2.  Playing within the rules has been a struggle for Washington.  They are sixthin penalty minutes per game (14:39), fourth in penalties taken (33), tied for fifth in minor penalties taken (27, with the Nashville Predators), tied for second in misconduct penalties (2, with Nashville), and tied for second in bench penalties (2, with eight other teams).

3.  The Capitals will provide an interesting foil for the Maple Leafs in one respect.  While Toronto is first in first-period goals scored (12), the Caps are ranked third with nine of their own first period markers.

4.  Washington has the top three point-getters in the league through Sunday’s games: Nicklas Backstrom (3-8-11), Evgeny Kuznetsov (0-11-11), and Alex Ovechkin (9-1-10).

5.  Kuznetsov is the second player over the last 30 years to record 11 assists or more in his first six games and do it without the benefit of scoring a goal.  Peter Forsberg was 0-12-12 in his first six games of the 2005-2006 season with Philadelphia.

The Peerless’ Players to Ponder

Toronto: Patrick Marleau

Patrick Marleau has been a “left coaster” of sorts all his life.  Born in Aneroid, Saskatchewan; he played amateur hockey for the Swift Current (Saskatchewan) Legionnaires and the Seattle Thunderbirds; and then he spent 19 seasons with the San Jose Sharks.  Now, he is spending the latter part of his NHL career as the troop leader, in a manner of speaking, to a young and precocious Maple Leaf squad.  Marleau has a fine body of work, having passed the 500-goal mark in his career last season with the Sharks and finishing last season with 1,082 career points, one of 86 players in league history to top the 1,000 point mark.  But one amazing aspect of his game is his incredible durability.  In 19 seasons before this, Marleau missed a total of 31 games and never more than eight in any one season, that one being his rookie year in 1997-1998 with the Sharks.  He has dressed for every regular season game in each of the last eight seasons, a streak he is adding to with the Maple Leafs this season.  Marleau is 9-13-22, plus-5, in 27 career games against the Capitals.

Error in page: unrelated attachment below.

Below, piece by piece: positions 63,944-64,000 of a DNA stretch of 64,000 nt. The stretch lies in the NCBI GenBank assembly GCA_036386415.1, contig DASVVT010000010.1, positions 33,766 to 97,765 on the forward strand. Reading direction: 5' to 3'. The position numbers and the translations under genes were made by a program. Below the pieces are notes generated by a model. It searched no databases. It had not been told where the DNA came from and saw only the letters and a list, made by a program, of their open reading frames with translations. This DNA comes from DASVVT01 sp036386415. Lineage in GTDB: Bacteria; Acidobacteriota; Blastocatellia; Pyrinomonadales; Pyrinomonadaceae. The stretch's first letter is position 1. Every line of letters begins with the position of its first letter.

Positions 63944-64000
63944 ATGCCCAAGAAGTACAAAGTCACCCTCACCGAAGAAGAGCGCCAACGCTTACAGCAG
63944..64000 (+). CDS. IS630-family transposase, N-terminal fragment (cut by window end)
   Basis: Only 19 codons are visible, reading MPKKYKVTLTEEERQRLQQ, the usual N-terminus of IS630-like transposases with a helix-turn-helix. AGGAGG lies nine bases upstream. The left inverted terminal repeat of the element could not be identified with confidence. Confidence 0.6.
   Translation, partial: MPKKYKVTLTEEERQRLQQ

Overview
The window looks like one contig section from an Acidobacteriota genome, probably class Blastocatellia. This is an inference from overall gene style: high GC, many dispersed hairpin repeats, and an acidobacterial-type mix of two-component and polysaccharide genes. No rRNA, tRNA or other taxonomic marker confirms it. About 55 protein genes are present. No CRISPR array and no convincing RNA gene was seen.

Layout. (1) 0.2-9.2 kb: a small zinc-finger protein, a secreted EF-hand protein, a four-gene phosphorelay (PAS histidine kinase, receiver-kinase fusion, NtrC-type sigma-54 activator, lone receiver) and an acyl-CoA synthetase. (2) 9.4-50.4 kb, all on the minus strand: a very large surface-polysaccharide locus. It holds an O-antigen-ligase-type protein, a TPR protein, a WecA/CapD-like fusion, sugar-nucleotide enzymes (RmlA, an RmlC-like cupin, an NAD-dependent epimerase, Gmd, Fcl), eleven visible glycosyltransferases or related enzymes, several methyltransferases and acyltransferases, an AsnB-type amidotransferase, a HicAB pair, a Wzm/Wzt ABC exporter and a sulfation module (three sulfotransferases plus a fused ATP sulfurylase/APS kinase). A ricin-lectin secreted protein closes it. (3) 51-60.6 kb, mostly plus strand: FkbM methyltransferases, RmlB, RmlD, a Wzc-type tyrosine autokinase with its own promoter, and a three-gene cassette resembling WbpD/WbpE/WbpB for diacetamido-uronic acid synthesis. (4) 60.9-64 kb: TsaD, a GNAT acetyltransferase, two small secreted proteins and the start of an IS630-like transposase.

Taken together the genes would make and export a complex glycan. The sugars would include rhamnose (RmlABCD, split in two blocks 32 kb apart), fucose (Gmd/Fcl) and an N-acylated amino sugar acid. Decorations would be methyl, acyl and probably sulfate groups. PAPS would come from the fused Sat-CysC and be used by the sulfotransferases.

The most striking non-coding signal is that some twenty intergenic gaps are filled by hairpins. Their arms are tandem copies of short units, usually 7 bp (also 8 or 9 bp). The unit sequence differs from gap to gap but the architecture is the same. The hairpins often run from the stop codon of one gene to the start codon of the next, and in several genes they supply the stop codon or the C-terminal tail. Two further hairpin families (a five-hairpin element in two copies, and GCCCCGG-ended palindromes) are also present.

Washington: Lars Eller

When folks talk about sustainability, they usually speak in terms of a player’s ability to keep a run of goal scoring going or maintaining a shooting percentage above a certain level or keeping a streak of points going.  Lars Eller presents a bit of a different look in terms of sustainability.  In eight seasons before this one, Eller never posted a faceoff winning percentage over 53.2 percent and had a career winning percentage of 49.2.  However, this year he has been beastly in the circle, winning 61.7 percent of his 81 draws, seventh in the league among 86 players taking 50 or more draws.  But what has not changed from last season is a dry hole in goal scoring.  Eller had one goal in his first ten games last season and two in his first 29 contests; he has none in six games so far this season.  His third line center duties would, conventionally speaking, tilt more toward defensive responsibilities and being an effective possession player.  He has been that for the Caps.  But the team also needs some more bottom-six production than it is getting, and Eller needs to be a part of that.  In 32 career games against Toronto, he is 7-10-17, plus-3, the 17 points being the most he has against any team in the league. Whether he plays or not is an open question as he was reported to be ill this morning and not certain of being able to go on Tuesday.

In the end…

The Maple Leafs look a lot like the 2009-2010 Caps – young, fun to watch, not terribly concerned with the dull stuff like “responsibility in their own end.”  There might be teams that can skate with them, but few if any can outskate them.  And the depth of their offense might be unmatched.  This is precisely the sort of team that would give the Caps fits if Washington iced a healthy group.  But with Matt Niskanen – arguably their best defensemen – out for the foreseeable future, the Caps are going to have their hands full trying to contain this group.  If ever there was a need for “system” to trump “skill,” this will be it.  These teams seem likely to trade chances all night in what might be the highest total scoring game of the season the Caps will play.

Caps 6 – Toronto 5